Vertigo portrays how people discussed sex in the 1950s – carefully, cautiously, squeamishly. Sex is bad, evil, crude. In Vertigo, desire leads to death. It’s poison to society when out of wedlock.
Hitchcock famously utilized sexuality in his thrillers, rarely directly. Vertigo defines the director’s methodology, a story of murder and control, but more so, a two hour euphemism for lust. Luridly plotted, Jimmy Stewart chases after a woman he’s told to track down. Sympathy for her mental status soon erodes, becoming obsession, even perversion and control.
It’s comical to consider the ‘50s era censor board viewing this, believing the film an innocent deception. So many shots peer through Stewart’s windshield, locked on his eyes as they track Kim Novak. This isn’t a private investigation – it’s total infatuation, twisted to look like empathy. Stewart’s unmarried and lonely, missing the signals from a friend Midge (Barbara Bel Geddes) who’s helpless to stall this growing madness.
Vertigo defines the director’s methodology
Vertigo defines the director’s methodology
Without the erotic undertones, Vertigo isn’t even the same movie. Shots appear to linger, overlong and dull. In considering their lurid qualities, Vertigo catches fire though. Those trips down San Francisco’s streets draw Stewart as desperate and longing. His eyes won’t leave Novak because in his devolving condition, they can’t. He’s helpless, whether by animal instinct or something more sinister.
Vertigo is about a man (or any men) who thinks he can fix a woman. Stewart’s attracted to Novak because she’s cracked, and by fixing her, he can fix himself. This isn’t about a hero or knight saving a damsel; Vertigo defines itself through selfishness, the undoing of every character in the story. No single person leaves this film unbroken, and they torture themselves to get there.
If there’s a friendly face in this movie, it’s Midge. When Stewart offers to take her along, she dashes from her studio before Stewart even takes a sip of his drink. It’s clear she’s waited to hear those words, probably for years, and it’s innocent flirtation; Midge never makes the necessary move or speaks openly, oppressed, likely, by ‘50s era standards.
In drawing contrast, Vertigo looks beautiful. Every frame is dazzling, and San Francisco’s skylines convey an exotic big city as captured by the lens. Redwoods, museums, and restaurants fill the screen, overpowering an A-list cast, an unorthodox method, and suggesting how minuscule these problems are when part of such a major coastal city. No one cares if Stewart and Novak or Stewart and Geddes hook up. The worry someone will though, that drives everyone insane.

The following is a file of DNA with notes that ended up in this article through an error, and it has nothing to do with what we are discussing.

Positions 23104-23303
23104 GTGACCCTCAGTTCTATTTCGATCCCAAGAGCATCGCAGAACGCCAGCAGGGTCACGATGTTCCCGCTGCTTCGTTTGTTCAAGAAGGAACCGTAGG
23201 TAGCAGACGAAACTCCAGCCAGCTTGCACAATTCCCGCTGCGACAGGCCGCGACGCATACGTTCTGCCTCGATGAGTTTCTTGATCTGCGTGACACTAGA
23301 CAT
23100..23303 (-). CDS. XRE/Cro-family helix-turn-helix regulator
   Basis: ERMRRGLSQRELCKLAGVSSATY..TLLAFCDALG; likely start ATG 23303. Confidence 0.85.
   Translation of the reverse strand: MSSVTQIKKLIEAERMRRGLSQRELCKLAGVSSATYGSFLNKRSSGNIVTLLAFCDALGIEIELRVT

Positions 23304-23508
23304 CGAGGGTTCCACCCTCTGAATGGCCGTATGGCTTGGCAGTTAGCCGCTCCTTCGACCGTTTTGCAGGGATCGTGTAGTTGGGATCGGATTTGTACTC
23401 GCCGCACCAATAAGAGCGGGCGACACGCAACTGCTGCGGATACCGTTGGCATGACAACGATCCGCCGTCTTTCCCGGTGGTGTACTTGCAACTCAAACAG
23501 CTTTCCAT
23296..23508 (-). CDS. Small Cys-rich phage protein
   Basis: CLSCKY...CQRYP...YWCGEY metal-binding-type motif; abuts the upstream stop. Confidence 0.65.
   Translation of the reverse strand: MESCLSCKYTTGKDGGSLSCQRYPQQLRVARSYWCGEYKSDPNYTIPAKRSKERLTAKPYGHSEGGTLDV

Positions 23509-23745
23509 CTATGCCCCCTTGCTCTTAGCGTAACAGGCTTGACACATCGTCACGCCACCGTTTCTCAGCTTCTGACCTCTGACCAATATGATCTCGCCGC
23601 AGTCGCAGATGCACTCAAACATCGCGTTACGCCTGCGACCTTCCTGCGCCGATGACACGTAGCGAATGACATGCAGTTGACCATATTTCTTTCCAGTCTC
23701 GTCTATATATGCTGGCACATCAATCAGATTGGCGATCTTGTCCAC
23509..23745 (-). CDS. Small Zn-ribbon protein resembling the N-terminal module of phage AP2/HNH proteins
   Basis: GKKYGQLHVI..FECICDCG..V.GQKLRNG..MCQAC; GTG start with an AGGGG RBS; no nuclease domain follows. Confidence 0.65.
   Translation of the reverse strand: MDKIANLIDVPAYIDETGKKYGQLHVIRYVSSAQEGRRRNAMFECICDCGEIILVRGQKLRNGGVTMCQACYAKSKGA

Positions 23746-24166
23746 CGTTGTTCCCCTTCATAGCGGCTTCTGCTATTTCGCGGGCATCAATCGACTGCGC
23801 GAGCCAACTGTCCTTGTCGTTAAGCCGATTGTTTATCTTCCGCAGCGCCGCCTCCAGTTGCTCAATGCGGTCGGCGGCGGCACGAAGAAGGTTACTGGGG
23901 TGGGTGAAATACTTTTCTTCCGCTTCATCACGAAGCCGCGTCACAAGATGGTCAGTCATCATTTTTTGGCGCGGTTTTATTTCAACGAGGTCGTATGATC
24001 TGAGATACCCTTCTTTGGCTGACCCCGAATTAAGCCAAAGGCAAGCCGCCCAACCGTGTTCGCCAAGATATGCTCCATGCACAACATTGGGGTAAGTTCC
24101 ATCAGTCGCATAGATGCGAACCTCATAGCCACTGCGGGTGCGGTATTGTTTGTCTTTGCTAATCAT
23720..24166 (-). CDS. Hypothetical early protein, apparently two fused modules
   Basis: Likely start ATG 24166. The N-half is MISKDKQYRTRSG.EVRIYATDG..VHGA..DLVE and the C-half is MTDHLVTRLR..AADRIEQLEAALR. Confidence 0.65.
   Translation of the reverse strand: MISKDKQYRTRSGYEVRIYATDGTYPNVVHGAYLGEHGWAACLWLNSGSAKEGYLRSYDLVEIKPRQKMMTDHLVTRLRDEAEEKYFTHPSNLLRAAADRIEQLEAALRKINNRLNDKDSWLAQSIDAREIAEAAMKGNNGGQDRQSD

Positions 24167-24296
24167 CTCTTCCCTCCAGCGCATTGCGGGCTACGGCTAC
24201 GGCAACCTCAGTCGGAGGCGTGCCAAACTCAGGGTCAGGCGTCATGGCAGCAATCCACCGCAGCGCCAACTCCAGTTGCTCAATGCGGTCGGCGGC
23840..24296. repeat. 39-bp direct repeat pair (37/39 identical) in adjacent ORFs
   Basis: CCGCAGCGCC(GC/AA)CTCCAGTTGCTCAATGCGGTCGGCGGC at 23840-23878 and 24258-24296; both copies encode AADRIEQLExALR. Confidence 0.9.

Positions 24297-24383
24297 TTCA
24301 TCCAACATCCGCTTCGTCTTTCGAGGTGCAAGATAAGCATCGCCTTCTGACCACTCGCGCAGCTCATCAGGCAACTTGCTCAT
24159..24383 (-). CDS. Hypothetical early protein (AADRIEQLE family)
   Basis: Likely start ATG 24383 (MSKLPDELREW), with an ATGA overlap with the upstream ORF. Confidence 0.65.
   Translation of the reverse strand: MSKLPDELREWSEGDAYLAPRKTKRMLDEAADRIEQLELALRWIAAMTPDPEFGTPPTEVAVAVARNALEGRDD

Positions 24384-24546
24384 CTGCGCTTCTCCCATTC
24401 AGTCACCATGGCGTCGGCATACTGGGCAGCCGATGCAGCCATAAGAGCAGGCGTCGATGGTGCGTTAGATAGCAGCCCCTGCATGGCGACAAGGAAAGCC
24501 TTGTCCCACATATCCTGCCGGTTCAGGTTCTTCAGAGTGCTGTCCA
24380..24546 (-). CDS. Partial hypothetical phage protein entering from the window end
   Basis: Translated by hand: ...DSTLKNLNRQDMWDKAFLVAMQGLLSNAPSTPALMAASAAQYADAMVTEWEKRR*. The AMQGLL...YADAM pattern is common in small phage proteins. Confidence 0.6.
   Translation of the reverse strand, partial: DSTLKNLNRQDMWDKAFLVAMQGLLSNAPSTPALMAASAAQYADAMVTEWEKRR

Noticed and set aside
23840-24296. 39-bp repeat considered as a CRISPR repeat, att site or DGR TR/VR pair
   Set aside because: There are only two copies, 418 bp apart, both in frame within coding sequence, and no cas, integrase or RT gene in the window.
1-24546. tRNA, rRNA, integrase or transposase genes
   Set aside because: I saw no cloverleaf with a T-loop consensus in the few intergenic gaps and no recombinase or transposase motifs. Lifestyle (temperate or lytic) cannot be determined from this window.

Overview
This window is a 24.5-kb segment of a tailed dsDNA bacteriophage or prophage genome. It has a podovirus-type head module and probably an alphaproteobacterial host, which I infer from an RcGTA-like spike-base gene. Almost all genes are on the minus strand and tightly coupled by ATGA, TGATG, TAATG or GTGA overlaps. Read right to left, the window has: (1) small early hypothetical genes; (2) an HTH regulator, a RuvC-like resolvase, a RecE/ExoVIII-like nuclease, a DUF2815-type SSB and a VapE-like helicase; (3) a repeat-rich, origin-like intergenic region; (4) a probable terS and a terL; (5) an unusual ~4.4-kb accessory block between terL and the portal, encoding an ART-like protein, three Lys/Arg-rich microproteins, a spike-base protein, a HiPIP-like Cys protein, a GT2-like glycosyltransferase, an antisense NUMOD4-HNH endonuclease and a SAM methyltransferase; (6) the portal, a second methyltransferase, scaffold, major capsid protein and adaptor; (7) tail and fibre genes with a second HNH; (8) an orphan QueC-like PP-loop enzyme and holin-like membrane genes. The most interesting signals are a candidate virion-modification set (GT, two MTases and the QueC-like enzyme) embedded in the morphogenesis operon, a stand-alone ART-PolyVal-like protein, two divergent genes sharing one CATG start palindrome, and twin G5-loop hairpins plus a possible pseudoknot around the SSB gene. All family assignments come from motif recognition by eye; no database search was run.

When at its sharpest and clearest, Vertigo’s 4K master is akin to 70mm productions, yet only shot on 35mm Vistavision. It’s marvelous work, pushing against greats like Lawrence of Arabia in fidelity terms. To see vintage San Francisco as it was, totally untouched by visual effects, Vertigo is the way to do so. The skylines, the sights, Golden Gate – everything is here, and totally, utterly pure.
Cinematography toys with style though, so Vertigo often sways between precision and intentional softening, even haziness. There’s nothing here that isn’t gorgeous since Universal’s spacious encode is given room to resolve the natural grain structure. In fact, grain is barely noticeable, but thankfully not due to processing.
Argue whether HDR makes a difference to classic cinema, but Vertigo makes a definitive statement that it does. Glistening chrome on cars adds some razzle dazzle. In shadows, HDR makes a stellar difference. Look during the bookstore scene, where low light pushes heavy darkness, yet Stewart’s deep red suit softly drifts toward pure black. No crush, detail maintained. Imagine the same during the night-draped finale, making its stars practically invisible. Added delineation makes a tremendous change from previous presentations.
Then the color. So much color. Immense color. Immaculate color. Obscenely rich saturation brings out flowers, signs, and neon lights. Bright clothing and gorgeous vistas stick out. Impressively, Vertigo doesn’t look overdone or too much. The Golden Gate doesn’t look THAT red in reality, yet deep color won’t allow primaries to stretch past their limits.
A bump to DTS:X is excessive (mono is offered in standard DTS) although in fairness, the score never stretched so faultlessly throughout the soundstage. Superb richness and fidelity spread to every channel. Sound effects/dialog remain centered.
There’s a moment of range in the music too, a booming drum that rattles the low-end a little. So yes, every speaker is accounted for.
A look into how Vertigo was saved and restored runs nearly 30-minutes. It’s an older bonus so this doesn’t cover a modern touch-up, if still relevant for the story behind the print. Four individual featurettes explore Hitchcock’s collaborators, running a bit over 50-minutes together. Foreign censors required a tacked on ending, included here. Relevant sections from the Hitchcock/Truffaut interview run 14-minutes. Created for Universal’s 100th anniversary, there’s a short nine-minute clip about studio head Lew Wasserman.
Director William Friedkin produces the commentary.
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Vertigo belies its ’50s era origin through a devious story of lust, obsession, and desperation, leading to an engrossing thriller.
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The following six screen shots serve as samples for our subscription-exclusive set of 49 full resolution uncompressed 4K screen shots grabbed directly from the UHD: